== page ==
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December 22, 2014

Posts in "Federal Budget"

December 12, 2014

House Passes Second CR in Near-Empty Chamber

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With Messer presiding over a near-empty chamber, the House approved a continuing resolution to keep the government running. (Bill Clark/CQ Roll Call File Photo)

The House quietly passed another continuing resolution Friday that would fund the government through Wednesday, providing the Senate more time, if needed, to pass the longer-term “cromnibus” — but also raising questions about the procedure for a bill that was unexpectedly passed in a nearly empty House chamber.

With just three members on the floor — GOP Policy Chairman Luke Messer of Indiana in the presiding officer’s chair, senior Republican appropriator John Culberson of Texas making the motion, and Republican Study Committee Chairman Bill Flores of Texas standing by — the House passed a new continuing resolution Friday that would extend government funding through Dec. 17. Full story

Incoming House Budget Chairman Hopes for Legislative Gains in New GOP Congress

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Price succeeds Ryan as chairman of the House Budget Committee next year. (Tom Williams/CQ Roll Call File Photo)

Rep. Tom Price might not have the same star power as Rep. Paul D. Ryan.

But the Georgia Republican, who’s stepping in to replace his Wisconsin colleague as chairman of the House Budget Committee, could end up having the kind of tangible successes that eluded his predecessor. Full story

December 11, 2014

Breaking Down the ‘Cromnibus’ Vote (Updated)

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Clyburn and 56 other Democrats backed the “cromnibus.” (Tom Williams/CQ Roll Call File Photo)

Updated 1:18 p.m., Friday, Dec. 12: The House passed the cromnibus Thursday night 219-206, with 162 Republicans and 57 Democrats voting for the bill, and 67 Republicans and 139 Democrats voting against. While the vote was close, the breakdown split along familiar lines. But there were some interesting trends and deviations in the vote. Full story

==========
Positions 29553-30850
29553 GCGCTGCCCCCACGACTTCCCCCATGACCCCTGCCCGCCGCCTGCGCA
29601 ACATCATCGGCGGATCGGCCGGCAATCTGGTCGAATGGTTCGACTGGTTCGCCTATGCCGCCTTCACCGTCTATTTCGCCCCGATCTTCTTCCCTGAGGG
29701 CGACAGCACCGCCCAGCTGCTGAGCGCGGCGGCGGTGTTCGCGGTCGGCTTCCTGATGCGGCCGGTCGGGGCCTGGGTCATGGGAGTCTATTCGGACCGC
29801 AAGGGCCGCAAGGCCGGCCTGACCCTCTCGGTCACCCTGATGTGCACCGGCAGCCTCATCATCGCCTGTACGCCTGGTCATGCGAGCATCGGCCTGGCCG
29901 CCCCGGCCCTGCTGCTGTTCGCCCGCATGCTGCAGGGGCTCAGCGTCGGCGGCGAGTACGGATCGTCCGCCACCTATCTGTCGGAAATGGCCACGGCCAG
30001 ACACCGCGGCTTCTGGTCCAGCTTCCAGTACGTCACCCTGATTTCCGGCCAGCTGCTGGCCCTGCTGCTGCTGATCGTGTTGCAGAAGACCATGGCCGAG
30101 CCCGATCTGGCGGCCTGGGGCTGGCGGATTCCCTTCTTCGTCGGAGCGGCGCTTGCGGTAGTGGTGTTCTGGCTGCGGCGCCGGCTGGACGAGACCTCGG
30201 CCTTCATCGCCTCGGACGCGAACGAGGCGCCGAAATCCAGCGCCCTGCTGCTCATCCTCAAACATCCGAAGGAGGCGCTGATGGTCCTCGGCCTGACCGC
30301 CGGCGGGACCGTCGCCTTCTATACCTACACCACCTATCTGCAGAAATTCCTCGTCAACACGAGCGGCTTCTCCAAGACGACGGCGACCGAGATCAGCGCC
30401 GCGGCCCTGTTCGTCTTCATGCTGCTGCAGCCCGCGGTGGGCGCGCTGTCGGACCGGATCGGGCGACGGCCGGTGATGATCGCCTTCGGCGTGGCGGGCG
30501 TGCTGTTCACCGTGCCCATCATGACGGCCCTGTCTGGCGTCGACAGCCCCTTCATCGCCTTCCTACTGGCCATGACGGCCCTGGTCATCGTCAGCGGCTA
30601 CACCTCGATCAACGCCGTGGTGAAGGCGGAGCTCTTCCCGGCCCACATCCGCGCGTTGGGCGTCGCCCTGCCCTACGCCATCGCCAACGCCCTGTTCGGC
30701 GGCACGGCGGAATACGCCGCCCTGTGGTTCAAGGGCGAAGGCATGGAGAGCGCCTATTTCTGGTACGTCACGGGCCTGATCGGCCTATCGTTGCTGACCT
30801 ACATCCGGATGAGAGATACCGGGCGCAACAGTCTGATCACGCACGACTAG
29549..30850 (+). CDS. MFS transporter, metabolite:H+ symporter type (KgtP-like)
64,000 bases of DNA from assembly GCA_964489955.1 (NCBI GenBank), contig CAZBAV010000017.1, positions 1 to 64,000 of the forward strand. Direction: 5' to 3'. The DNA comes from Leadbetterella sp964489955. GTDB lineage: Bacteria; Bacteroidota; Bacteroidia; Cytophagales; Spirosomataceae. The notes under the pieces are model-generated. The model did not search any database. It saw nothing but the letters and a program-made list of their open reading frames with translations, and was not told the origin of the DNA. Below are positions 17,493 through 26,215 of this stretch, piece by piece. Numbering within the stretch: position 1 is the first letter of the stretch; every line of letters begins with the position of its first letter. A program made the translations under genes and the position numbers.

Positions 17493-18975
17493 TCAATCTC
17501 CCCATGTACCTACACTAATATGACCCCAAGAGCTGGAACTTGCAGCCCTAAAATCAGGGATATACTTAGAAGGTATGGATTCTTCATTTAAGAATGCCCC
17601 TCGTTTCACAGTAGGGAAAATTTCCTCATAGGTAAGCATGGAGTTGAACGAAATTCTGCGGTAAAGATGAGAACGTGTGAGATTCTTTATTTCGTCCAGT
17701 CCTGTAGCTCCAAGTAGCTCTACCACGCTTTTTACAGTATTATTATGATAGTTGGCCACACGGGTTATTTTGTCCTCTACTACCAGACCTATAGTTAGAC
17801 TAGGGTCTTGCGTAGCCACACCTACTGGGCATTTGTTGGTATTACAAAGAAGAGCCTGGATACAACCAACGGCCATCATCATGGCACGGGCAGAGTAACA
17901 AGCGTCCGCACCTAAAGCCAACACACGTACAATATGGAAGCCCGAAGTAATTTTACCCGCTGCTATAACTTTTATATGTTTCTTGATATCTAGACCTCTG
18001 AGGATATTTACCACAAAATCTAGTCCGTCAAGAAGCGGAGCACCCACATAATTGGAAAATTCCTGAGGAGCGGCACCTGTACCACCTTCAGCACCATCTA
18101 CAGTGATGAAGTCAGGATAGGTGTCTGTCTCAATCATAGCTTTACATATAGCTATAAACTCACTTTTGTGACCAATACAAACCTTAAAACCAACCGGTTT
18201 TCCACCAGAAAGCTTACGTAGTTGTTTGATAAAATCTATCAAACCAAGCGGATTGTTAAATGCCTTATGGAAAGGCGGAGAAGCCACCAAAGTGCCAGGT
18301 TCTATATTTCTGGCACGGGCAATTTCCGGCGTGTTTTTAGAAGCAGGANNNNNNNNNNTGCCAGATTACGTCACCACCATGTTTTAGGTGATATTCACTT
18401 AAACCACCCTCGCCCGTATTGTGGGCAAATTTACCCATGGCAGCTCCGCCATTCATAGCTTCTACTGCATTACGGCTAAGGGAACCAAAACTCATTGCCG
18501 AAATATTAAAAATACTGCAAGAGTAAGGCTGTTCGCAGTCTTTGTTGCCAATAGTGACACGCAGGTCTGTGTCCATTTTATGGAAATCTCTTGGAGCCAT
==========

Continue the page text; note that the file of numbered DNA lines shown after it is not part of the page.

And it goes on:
December 9, 2014

Lawmakers Release Massive ‘Cromnibus’ 2 Days Ahead of Shutdown

With roughly 51 hours left before the government runs out of cash, lawmakers released the text Tuesday night of a massive 289,861-word, $1.013 trillion bill to keep federal agencies running past Dec. 11.

The spending package, a carefully negotiated piece of legislation between the Republican House and Democratic Senate, would fund the vast majority of government operations through September with the notable exception of the Department of Homeland Security.

Republicans, frustrated by President Barack Obama’s executive action on immigration, want to tighten the purse strings on the DHS, which the bill funds only to Feb. 27. DHS is the agency charged with carrying out much of the president’s immigration orders. Full story

December 5, 2014

Pelosi Warns GOP: Tread Carefully With ‘Cromnibus’ (Video)

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Pelosi warns GOP on spending bill riders. (Photo By Tom Williams/CQ Roll Call)

Minority Leader Nancy Pelosi is still keeping her powder dry when it comes to staking out a position on the House GOP’s fiscal 2015 spending bill, due to be revealed on Monday.

The California Democrat said no policy riders currently on the negotiating table were “deal breakers” on their own.

“Let’s look at the full package,” she said.

But the riders currently being discussed, she said, were cause for concern among members of her caucus.